8. APR-2 Tropical Cyclone Observations

    NASA Technical Reports Server (NTRS)

    Durden, S. L.; Tanelli, S.

    2011-01-01

    The Second Generation Airborne Precipitation Radar (APR-2) participated in the Genesis and Rapid Intensification Processes (GRIP) experiment in August and September of 2010, collecting a large volume of data in several tropical systems, including Hurricanes Earl and Karl. Additional measurements of tropical cyclone have been made by APR-2 in experiments prior to GRIP (namely, CAMEX-4, NAMMA, TC4); Table 1 lists all the APR-2 tropical cyclone observations. The APR-2 observations consist of the vertical structure of rain reflectivity at 13.4 and 35.6 GHz, and at both co-polarization and crosspolarization, as well as vertical Doppler measurements and crosswind measurements. APR-2 normally flies on the NASA DC-8 aircraft, as in GRIP, collecting data with a downward looking, cross-track scanning geometry. The scan limits are 25 degrees on either side of the aircraft, resulting in a roughly 10-km swath, depending on the aircraft altitude. Details of the APR-2 observation geometry and performance can be found in Sadowy et al. (2003).The multiparameter nature of the APR-2 measurements makes the collection of tropical cyclone measurements valuable for detailed studies of the processes, microphysics and dynamics of tropical cyclones, as well as weaker systems that are associated with tropical cyclone formation. In this paper, we give a brief overview of how the APR-2 data are processed. We also discuss use of the APR-2 cross-track winds to estimate various quantities of interest in in studies of storm intensification. Finally, we show examples of the standard products and derived information.

  9. Respirators: APR Issuer Self Study 33461

    SciTech Connect

    Chochoms, Michael

    2016-07-13

    Respirators: APR Issuer Self-Study (course 33461) is designed to introduce and familiarize employees selected as air-purifying respirator (APR) issuers at Los Alamos National Laboratory (LANL) with the responsibilities, limitations, procedures, and resources for issuing APRs at LANL. The goal is to enable these issuers to consistently provide proper, functioning APRs to authorized users

  10. The Lecture

    ERIC Educational Resources Information Center

    Chaudhury, S. Raj

    2011-01-01

    Academic lectures for the purpose of instruction maintain an important presence in most colleges and universities worldwide. This chapter examines the current state of the lecture and how learning sciences research can inform the most effective use of this method. The author presents evidence that the lecture can be an effective element of…

  11. Successful Lecturing

    PubMed Central

    Copeland, H Liesel; Longworth, David L; Hewson, Mariana G; Stoller, James K

    2000-01-01

    OBJECTIVE In a study conducted over 3 large symposia on intensive review of internal medicine, we previously assessed the features that were most important to course participants in evaluating the quality of a lecture. In this study, we attempt to validate these observations by assessing prospectively the extent to which ratings of specific lecture features would predict the overall evaluation of lectures. MEASUREMENTS AND MAIN RESULTS After each lecture, 143 to 355 course participants rated the overall lecture quality of 69 speakers involved in a large symposium on intensive review of internal medicine. In addition, 7 selected participants and the course directors rated specific lecture features and overall quality for each speaker. The relations among the variables were assessed through Pearson correlation coefficients and cluster analysis. Regression analysis was performed to determine which features would predict the overall lecture quality ratings. The features that most highly correlated with ratings of overall lecture quality were the speaker's abilities to identify key points (r = .797) and be engaging (r = .782), the lecture clarity (r = .754), and the slide comprehensibility (r = .691) and format (r = .660). The three lecture features of engaging the audience, lecture clarity, and using a case-based format were identified through regression as the strongest predictors of overall lecture quality ratings (R2= 0.67, P = 0.0001). CONCLUSIONS We have identified core lecture features that positively affect the success of the lecture. We believe our findings are useful for lecturers wanting to improve their effectiveness and for educators who design continuing medical education curricula. PMID:10886470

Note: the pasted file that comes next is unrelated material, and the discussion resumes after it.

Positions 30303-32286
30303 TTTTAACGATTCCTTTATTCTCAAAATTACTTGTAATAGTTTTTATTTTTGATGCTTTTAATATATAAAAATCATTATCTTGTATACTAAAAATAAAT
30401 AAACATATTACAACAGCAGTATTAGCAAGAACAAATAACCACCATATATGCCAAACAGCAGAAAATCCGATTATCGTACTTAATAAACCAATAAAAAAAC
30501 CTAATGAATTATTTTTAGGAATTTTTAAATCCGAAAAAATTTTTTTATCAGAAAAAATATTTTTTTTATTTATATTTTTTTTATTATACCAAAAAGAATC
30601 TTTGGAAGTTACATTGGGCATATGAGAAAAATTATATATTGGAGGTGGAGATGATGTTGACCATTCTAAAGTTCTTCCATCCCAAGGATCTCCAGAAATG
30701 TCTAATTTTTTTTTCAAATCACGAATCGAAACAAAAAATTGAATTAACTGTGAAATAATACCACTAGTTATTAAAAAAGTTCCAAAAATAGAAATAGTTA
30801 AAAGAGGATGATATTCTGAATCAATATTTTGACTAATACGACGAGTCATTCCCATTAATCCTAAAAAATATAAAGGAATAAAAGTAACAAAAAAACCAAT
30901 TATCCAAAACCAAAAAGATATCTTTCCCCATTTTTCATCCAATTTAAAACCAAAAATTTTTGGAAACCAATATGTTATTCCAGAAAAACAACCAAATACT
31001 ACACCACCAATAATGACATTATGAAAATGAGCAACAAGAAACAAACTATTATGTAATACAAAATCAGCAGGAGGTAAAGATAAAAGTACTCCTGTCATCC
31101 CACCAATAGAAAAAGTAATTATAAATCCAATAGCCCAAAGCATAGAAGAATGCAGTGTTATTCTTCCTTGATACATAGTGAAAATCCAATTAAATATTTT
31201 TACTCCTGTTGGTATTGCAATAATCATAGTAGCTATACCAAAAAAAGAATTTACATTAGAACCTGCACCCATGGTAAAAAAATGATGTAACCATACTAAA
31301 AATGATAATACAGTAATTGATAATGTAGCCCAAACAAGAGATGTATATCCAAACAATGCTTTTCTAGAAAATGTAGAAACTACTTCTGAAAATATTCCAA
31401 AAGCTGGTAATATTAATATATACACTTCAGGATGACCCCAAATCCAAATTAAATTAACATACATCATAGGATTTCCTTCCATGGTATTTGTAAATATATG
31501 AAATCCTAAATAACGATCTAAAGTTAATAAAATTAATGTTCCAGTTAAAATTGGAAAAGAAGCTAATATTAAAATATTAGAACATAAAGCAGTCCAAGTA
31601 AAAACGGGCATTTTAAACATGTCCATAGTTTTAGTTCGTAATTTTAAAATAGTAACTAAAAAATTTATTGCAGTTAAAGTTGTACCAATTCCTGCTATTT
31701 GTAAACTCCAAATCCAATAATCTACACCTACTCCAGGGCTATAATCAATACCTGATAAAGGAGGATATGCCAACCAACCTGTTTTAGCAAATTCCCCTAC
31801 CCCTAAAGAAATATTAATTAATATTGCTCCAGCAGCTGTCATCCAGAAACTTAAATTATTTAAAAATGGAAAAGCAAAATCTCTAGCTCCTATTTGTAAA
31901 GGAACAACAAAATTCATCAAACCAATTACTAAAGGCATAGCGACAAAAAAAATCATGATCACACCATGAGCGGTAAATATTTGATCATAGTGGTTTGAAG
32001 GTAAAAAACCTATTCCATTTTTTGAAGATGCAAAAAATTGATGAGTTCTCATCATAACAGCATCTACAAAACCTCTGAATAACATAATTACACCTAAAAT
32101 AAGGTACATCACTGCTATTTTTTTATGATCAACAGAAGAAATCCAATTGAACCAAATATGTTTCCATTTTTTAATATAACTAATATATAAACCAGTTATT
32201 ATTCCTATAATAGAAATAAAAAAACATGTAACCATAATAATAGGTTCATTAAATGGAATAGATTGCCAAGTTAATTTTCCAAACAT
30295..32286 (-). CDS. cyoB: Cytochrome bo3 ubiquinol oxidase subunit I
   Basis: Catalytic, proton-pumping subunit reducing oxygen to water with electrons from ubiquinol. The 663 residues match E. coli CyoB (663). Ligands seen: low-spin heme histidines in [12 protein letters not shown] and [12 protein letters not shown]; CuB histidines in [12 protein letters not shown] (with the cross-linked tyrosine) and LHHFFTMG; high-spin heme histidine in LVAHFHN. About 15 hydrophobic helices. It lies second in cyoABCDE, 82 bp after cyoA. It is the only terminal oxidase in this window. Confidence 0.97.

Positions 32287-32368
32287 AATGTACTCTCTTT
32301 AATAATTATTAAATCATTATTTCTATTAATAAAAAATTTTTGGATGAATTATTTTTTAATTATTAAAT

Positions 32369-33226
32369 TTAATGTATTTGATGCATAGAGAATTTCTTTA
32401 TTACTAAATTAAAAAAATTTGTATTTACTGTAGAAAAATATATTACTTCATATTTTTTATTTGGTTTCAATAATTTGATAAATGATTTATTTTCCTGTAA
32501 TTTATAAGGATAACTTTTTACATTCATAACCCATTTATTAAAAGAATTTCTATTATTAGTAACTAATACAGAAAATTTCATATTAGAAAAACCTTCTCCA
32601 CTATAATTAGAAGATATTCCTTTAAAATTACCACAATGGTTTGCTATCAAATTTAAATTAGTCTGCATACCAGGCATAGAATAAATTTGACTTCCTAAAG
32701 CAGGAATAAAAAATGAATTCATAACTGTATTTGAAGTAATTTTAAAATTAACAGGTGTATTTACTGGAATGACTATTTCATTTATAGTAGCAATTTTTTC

12. Scottish Premier League Reading Stars Evaluation Report

    ERIC Educational Resources Information Center

    National Literacy Trust, 2009

    2009-01-01

    Scottish Premier League (SPL) Reading Stars uses the motivational power of football to attract families who need support with literacy into a positive and friendly learning environment. It ran for the first time between March and August 2009 and attracted 225 children and 190 adults to take part in a series of inspirational learning sessions in 23…

  13. Premier League Reading Stars. Annual Review 2010

    ERIC Educational Resources Information Center

    National Literacy Trust, 2010

    2010-01-01

    Premier League Reading Stars (PLRS) is an educational project that harnesses the motivational power of football to encourage families to enjoy reading. It targets those hard to reach groups in society who may not have shown an interest in reading, but who do have a passion for football. PLRS has been running since 2003 following the creation of a…

  14. Atomes du big bang : premiere detection

    NASA Astrophysics Data System (ADS)

    Bonnet-Bidaud, J. M.

    1994-09-01